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Bookclub Wednesday!

Hello everyone,

Welcome to our weekly guide suggestion thread!

We’ve discovered that lots of people come to this sub to ask for books about historical past or sources on sure matters. Others make posts a couple of guide they themselves have learn and need to share their ideas about it with the remainder of the sub.

We thought it could be a good suggestion to try to bundle these posts collectively a bit. One huge weekly publish the place everyone can ask for books or (re)sources on any historic topic or timeperiod, or to share books they not too long ago found or learn. Giving opinions or asking about their factuality is inspired!

After all it’s not restricted to *simply* books; podcasts, movies, and so forth. are additionally welcome. As a reminder, [r/history]( past/) additionally has a really helpful record of issues to [read, listen to or watch]([]( past/wiki/recommendedlist))

Comments ( 13 )

  1. Does anyone know any good books on Han China or really anything from ancient to medieval China? Same goes for books on Indian history. Cheers!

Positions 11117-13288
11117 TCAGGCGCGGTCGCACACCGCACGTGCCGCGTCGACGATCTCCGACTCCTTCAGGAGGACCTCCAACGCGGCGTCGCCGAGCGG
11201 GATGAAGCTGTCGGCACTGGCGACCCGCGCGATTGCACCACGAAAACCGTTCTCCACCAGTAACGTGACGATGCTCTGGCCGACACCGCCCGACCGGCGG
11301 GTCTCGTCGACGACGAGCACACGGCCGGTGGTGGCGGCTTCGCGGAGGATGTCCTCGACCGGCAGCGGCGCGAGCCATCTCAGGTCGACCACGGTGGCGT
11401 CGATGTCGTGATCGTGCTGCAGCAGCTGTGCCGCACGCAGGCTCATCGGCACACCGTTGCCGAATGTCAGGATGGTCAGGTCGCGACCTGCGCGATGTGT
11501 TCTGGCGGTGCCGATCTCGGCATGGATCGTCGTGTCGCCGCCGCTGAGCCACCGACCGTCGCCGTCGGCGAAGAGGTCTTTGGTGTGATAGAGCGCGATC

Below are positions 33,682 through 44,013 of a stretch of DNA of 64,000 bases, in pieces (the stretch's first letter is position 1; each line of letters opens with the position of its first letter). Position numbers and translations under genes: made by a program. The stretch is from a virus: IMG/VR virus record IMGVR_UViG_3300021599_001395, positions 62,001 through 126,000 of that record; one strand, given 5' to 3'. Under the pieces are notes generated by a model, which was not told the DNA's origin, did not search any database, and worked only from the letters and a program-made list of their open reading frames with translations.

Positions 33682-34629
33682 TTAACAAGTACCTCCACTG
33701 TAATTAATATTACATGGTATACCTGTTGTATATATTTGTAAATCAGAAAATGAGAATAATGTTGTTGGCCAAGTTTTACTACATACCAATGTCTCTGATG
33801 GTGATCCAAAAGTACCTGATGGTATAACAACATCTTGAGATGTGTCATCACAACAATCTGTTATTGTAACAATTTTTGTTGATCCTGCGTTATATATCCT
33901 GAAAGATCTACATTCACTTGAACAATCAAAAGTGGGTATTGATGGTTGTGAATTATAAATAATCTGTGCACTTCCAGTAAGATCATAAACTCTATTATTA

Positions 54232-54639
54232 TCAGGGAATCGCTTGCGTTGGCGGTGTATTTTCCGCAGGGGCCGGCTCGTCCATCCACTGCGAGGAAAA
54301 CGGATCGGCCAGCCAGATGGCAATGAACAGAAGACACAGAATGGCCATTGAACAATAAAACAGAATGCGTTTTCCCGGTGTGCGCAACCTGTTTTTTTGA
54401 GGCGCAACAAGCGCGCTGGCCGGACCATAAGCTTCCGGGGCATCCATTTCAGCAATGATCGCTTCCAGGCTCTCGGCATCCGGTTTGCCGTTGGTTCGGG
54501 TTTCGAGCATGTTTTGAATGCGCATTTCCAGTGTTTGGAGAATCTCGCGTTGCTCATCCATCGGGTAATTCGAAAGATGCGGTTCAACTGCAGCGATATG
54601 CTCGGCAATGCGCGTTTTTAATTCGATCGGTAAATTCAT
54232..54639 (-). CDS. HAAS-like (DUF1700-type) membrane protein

2. ***British Cavalryman Vs German Cavalryman* by Alan Steele**

    Osprey’s new book in their *Combat* series, *British Cavalryman Vs German Cavalryman* by Alan Steele has major shortcomings, but not in the ways that I had imagined going in. It mostly follows more recent cavalry scholarship, which is good, but does misinterpret part of Stephen Badsey’s book on British Cavalry Doctrine, specifically dealing with the South African War.

    More damning, and much more central to the book, is the wholesale repetition of M. von Poseck’s claim about Belgian *Franc-Tireurs* from his 1921 semi-official history of the German Cavalry in France and Belgium. Poseck, and thus Alan Steele, argue that the only people they executed had weapons and buildings that were burned had had shots fired from them. This is wholly untrue, and a close reading of Poseck showcases a lack of supporting evidence for these claims. Poseck’s claims about *Franc-Tireurs* come early in the book and function entirely as an ex post facto justification, in the main text of the book, where he painstakingly follows the actions and movements of German cavalry formations and units, the evidence of there being *Franc-Tireurs* is non-existent.